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Photo of the Week. Waves.

Astronomy news for the week starting Friday, February 21, 2014.

The night of Friday, February 21, finds the Moon rising a bit shy of its third quarter and just to the east of Saturn. It will thence begin to fade away in the waning crescent phase, with new Moon achieved (like it has a choice) as our week and month end the night of Friday the 28th. The eastern morning sky of Wednesday the 26th will display a beautiful and classic pairing between the Moon and Venus, with the planet just to the west of the slimming crescent. Go look! The next morning the even thinner crescent will appear up and to the right of elusive Mercury, which, rising in twilight, is making a poor appearance. The Moon passes perigee, where it is closest to the Earth, on Thursday the 27th, just 1.5 days before it passes new, which will bring bigger than usual tides to the coasts (the strength of the ocean tide depending on the inverse cube of the lunar or solar distance).

Jupiter rides high, in early evening nearly overhead, the kingly planet dominating the sky still within the confines of Gemini to the southwest of Castor and Pollux. At magnitude -2.5 it's brighter than any star, is second only to Venus, and can under the right circumstances be seen in daylight. It's with us most of the night, finally setting in the northwest around 4 AM. Mars rises about 10 PM in Virgo just to the northeast of Spica, with which it presents a fine color contrast, the planet reddish, Spica blue- white. Mars, in ancient times representing the god of war, crosses the meridian to the south half an hour before Jupiter sets. Saturn is next. The ringed planet rises toward the southeast in Libra northwest of Antares in Scorpius at local midnight, then crosses the meridian just as dawn begins to light the morning sky. But all are in obeisance to Venus. At magnitude -5, rising as Jupiter sets, Venus shines brilliantly in morning twilight. Near maximum brightness, in a dark sky the planet casts shadows and is quite visible in broad daylight. In minor news, Neptune is in conjunction with the Sun on Sunday the 23rd.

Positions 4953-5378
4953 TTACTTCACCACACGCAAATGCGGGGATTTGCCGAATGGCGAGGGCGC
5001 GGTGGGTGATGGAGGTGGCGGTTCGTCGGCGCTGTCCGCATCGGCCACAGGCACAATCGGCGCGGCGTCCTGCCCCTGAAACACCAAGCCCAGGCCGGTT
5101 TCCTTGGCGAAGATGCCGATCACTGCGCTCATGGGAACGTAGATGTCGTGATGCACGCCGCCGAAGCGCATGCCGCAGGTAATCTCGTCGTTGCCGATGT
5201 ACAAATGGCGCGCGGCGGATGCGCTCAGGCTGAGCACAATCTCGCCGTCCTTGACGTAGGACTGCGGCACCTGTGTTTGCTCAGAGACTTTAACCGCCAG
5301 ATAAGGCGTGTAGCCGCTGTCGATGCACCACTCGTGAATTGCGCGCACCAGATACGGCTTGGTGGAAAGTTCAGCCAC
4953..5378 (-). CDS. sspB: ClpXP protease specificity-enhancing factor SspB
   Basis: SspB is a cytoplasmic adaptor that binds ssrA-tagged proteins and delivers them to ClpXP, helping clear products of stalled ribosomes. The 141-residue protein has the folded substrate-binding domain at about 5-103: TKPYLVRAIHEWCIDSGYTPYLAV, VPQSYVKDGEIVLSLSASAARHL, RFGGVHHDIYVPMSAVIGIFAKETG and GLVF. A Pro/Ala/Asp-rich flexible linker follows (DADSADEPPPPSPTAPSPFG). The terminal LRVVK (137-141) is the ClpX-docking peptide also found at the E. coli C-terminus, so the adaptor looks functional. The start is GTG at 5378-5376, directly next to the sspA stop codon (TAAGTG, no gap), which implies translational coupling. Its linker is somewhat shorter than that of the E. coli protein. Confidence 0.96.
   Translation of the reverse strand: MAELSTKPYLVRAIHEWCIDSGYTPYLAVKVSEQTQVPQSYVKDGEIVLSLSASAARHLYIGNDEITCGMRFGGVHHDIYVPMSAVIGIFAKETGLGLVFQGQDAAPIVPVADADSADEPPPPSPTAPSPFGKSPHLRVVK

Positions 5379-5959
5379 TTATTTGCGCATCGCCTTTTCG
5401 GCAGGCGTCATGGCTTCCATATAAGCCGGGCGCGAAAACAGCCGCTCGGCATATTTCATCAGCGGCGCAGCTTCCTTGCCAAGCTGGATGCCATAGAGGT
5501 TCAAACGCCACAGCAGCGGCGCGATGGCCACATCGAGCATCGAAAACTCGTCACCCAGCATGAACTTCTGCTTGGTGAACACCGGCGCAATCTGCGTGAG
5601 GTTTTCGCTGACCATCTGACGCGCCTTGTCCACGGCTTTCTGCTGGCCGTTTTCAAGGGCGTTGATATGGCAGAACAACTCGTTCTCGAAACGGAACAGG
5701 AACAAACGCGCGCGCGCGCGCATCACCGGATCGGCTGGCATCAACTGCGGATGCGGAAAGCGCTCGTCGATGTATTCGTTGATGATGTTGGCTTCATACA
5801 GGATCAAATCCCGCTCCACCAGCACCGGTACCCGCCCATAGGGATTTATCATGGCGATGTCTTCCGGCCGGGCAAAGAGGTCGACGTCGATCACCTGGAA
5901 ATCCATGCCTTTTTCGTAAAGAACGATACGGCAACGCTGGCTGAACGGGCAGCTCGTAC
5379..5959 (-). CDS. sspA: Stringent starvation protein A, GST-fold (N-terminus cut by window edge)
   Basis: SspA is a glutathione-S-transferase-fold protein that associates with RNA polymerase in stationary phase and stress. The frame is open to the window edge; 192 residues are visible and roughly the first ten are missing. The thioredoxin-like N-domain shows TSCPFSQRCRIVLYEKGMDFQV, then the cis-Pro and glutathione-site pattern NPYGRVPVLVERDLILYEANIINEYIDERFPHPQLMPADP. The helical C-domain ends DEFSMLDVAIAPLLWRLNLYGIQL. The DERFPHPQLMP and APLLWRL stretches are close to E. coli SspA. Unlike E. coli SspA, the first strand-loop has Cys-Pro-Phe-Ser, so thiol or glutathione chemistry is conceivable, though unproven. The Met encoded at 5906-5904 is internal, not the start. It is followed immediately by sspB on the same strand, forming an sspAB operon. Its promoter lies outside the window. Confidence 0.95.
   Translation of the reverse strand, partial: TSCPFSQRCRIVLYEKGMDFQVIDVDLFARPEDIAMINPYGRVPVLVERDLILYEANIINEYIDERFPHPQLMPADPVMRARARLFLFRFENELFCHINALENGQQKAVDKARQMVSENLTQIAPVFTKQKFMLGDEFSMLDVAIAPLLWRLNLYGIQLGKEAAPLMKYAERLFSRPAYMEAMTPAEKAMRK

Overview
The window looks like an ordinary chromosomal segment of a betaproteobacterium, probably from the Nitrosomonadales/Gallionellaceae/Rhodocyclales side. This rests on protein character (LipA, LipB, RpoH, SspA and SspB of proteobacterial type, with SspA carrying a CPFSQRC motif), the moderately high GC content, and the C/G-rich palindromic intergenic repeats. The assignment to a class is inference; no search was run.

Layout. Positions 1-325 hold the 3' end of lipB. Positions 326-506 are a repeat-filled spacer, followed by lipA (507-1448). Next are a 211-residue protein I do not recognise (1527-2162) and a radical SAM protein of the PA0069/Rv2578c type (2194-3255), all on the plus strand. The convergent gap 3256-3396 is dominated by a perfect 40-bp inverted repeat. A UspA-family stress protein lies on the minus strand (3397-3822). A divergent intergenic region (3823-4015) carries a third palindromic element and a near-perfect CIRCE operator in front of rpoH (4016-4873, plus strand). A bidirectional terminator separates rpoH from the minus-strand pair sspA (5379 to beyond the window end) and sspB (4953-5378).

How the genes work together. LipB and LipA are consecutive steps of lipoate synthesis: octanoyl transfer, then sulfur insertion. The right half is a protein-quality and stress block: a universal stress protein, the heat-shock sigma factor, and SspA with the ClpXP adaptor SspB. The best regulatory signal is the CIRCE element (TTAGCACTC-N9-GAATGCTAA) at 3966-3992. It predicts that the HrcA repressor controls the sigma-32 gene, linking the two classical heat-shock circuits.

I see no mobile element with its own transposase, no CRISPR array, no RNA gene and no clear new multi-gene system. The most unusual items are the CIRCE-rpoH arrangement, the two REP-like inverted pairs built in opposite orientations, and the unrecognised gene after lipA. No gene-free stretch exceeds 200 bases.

It may not seem like it, but winter is really coming to an end. Though in early evening Orion hunts to the south, he is followed by the lion of spring, Leo replacing him around midnight. Look to the southeast of Orion to find Sirius in Canis Major, the sky's brightest star. The western star of the triangle below it is Adhara, the last of the first magnitude stars. To the south and east floats Argo, the great Ship of the Argonauts.
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